Atlanta Area Superintendent Stands Firm On Opposing ‘Pornographic Material’ In Schools After Calls For His Removal, Says It’s About ‘Good And Evil’

"You can blame me."
LONDON - DECEMBER 1: A student studies in the main library at the University College London on December 1, 2003 in London. British Prime Minister Tony Blair faces mounting revolt from MPs following legislation proposals announced by the Queen in her speech to Parliament to allow universities treble their fees. (Photo by Ian Waldie/Getty Images)
Ian Waldie/Getty Images

A school superintendent in the Atlanta area this week doubled down on his promise to protect students from “pornographic material” after critics called for him to be removed for banning books.

Superintendent Chris Ragsdale of the Cobb County School District faced both critics and supporters at a heated school board meeting on Thursday, where he emphasized his “professional and moral obligation to protect Cobb’s students.”

“I, as superintendent, will not knowingly allow children in the Cobb County School District to access lewd, vulgar, sexually explicit, obscene, or pornographic material,” Ragsdale said, according to the school district’s online post about the board meeting.

“I want to be very clear. This situation is about right and wrong, good and evil. There is no middle ground in this situation. You are either in favor of providing inappropriate material to children, or you are against it. I assure you. I am against it, and I will not be moved,” the superintendent said.

Ragsdale stood firm in his decision to make several controversial books unavailable to students in the district, including the books “Flamer” and “Me, Earl, and the Dying Girl.”

“Flamer” is a graphic novel about a teenage boy who is bullied for acting “gay.” One picture in the book shows a teenage boy bending down in the shower as another boy washes himself standing up. Another scene shows teenage boys masturbating together into a bottle, and one boy says, “if you don’t c** you have to drink it.” No genitals are shown in the pictures.

“Me, Earl, and the Dying Girl” contains references to masturbation and oral sex.

“If you need someone to blame for deciding to remove books … you can blame me,” Superintendent Ragsdale said. “The Cobb County School District will not knowingly allow this material to be accessed by children in this District.”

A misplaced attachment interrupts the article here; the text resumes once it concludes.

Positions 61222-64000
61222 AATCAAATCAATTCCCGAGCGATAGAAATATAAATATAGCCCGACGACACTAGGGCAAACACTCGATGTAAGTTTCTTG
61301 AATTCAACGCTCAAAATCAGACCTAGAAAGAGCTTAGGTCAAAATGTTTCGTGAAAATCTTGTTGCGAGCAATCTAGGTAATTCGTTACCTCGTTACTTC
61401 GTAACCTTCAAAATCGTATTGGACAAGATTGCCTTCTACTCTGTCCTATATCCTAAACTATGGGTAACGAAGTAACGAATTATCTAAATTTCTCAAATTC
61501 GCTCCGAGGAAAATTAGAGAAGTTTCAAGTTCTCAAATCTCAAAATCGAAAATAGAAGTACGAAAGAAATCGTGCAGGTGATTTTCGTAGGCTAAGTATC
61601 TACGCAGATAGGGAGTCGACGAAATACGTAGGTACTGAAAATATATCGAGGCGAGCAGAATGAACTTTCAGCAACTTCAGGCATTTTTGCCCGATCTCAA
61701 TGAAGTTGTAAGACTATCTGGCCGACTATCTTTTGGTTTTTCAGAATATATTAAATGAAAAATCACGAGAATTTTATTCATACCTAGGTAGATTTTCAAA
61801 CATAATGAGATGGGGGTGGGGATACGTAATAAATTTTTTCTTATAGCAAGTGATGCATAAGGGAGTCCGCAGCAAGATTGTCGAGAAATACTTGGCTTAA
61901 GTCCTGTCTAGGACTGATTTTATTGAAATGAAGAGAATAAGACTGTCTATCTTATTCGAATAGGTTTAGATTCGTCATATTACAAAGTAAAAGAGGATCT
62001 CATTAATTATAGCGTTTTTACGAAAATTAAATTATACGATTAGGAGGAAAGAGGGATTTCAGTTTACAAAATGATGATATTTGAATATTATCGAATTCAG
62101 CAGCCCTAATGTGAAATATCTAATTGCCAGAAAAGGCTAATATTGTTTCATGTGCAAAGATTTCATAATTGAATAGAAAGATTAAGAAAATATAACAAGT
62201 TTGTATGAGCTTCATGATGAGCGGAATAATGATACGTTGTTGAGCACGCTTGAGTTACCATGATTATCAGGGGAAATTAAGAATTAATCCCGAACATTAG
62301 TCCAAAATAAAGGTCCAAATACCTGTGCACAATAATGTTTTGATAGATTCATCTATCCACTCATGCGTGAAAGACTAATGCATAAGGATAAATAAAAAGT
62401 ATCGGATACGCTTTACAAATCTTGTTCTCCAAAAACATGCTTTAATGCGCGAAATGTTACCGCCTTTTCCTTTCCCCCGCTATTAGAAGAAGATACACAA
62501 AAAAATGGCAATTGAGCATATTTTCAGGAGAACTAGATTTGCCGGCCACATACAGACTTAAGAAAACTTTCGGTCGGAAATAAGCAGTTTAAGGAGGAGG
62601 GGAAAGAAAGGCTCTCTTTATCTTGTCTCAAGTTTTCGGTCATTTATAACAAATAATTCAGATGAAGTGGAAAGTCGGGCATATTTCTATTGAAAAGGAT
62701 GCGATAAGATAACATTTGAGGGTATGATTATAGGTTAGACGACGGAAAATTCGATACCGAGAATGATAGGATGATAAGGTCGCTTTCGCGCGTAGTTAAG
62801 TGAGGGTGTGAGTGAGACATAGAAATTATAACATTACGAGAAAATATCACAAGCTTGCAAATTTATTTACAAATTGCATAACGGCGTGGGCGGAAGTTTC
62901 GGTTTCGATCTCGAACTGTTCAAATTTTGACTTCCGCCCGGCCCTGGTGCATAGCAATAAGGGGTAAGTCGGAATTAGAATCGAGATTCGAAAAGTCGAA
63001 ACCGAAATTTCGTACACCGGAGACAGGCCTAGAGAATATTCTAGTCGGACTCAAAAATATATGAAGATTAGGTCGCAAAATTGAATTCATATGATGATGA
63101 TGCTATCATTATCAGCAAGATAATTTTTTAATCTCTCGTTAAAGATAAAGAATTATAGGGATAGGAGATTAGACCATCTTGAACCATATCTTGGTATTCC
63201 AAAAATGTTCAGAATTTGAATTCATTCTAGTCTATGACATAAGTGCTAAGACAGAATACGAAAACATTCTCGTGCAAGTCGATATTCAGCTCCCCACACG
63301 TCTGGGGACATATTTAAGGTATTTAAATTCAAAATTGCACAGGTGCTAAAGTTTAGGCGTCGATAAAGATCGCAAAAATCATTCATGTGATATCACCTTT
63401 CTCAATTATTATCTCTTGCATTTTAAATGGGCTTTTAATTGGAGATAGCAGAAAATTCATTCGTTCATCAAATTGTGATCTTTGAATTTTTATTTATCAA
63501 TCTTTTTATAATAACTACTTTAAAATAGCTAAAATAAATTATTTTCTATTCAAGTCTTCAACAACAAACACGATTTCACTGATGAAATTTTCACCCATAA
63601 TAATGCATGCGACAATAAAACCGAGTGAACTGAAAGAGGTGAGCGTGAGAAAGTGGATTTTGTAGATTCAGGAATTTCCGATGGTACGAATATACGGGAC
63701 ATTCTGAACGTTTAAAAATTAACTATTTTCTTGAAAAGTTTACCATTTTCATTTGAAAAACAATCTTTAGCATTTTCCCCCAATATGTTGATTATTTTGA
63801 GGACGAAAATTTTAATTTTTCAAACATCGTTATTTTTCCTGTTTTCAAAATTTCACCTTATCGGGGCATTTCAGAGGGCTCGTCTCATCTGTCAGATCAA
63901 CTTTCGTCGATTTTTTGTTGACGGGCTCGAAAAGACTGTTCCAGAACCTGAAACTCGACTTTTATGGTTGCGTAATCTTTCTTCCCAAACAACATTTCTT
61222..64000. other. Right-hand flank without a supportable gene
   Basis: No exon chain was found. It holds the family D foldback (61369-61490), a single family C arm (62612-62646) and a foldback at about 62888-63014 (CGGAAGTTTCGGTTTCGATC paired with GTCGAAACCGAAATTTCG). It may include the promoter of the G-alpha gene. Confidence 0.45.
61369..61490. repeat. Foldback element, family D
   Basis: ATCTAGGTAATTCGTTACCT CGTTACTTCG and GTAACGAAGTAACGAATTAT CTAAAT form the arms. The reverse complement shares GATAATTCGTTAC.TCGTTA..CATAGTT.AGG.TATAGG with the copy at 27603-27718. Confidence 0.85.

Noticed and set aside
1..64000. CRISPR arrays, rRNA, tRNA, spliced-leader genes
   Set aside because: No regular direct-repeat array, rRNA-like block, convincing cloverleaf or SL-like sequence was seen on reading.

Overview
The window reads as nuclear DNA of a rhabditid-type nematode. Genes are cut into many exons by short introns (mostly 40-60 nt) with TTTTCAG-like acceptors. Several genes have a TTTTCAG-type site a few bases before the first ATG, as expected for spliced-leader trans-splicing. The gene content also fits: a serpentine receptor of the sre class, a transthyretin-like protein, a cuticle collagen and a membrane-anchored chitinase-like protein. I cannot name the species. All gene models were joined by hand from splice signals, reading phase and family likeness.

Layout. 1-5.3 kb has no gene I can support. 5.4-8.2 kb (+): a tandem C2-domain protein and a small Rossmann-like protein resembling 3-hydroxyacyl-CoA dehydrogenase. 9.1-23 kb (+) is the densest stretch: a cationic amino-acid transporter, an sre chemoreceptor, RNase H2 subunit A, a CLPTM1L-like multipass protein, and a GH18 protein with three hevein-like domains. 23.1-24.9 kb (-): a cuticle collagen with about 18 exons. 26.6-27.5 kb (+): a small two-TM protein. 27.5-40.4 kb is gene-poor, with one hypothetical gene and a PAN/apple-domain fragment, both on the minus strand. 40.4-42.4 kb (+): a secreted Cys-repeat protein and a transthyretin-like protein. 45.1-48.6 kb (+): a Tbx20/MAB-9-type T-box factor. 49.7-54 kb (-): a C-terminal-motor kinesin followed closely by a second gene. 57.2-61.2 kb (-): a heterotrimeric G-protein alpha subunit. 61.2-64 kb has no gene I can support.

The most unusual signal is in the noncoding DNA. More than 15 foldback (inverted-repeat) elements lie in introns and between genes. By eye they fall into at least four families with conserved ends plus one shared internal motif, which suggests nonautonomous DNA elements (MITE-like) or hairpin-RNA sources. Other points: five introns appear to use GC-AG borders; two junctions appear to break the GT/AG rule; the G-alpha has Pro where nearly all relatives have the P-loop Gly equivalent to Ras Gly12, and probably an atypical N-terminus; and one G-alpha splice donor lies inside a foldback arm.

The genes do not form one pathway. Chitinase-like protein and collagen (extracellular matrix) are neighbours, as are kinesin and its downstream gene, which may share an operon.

“The Cobb County School District is not engaging in book-banning or book-burning,” Superintendent Ragsdale said. “We are following well-established federal and state law and policies and practices of this District that have been with us for years, if not decades.”

He called it a “radical new idea” that “all children should somehow be forced to encounter sexually explicit language and instruction while at school.”

The superintendent also said the district will continue to review books in the school libraries and will pull books found to contain lewd, sexually explicit, or pornographic material.

Ragsdale also said several book fairs and other reading events have not been canceled, contrary to rumors.

Ragsdale’s critics showed up at Thursday’s board meeting and reportedly turned their backs to him when he gave his remarks.

Opponents also held a “Rally to Replace Ragsdale” outside before the meeting. The superintendent’s critics accused him of failing to address discrimination and safety issues as well.

“A gross failure of leadership with poor decisions related to students experiencing racism, homophobia, antisemitism, parents upset with school safety policies,” one woman told Fox5.

Supporters of the superintendent showed up as well and defended his decisions.

“Some people are opposing him, saying he’s done bad stuff, but we’re just here to show support for him,” parent Samuel Thelen told Fox5.

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The Daily Wire   >  Read   >  Atlanta Area Superintendent Stands Firm On Opposing ‘Pornographic Material’ In Schools After Calls For His Removal, Says It’s About ‘Good And Evil’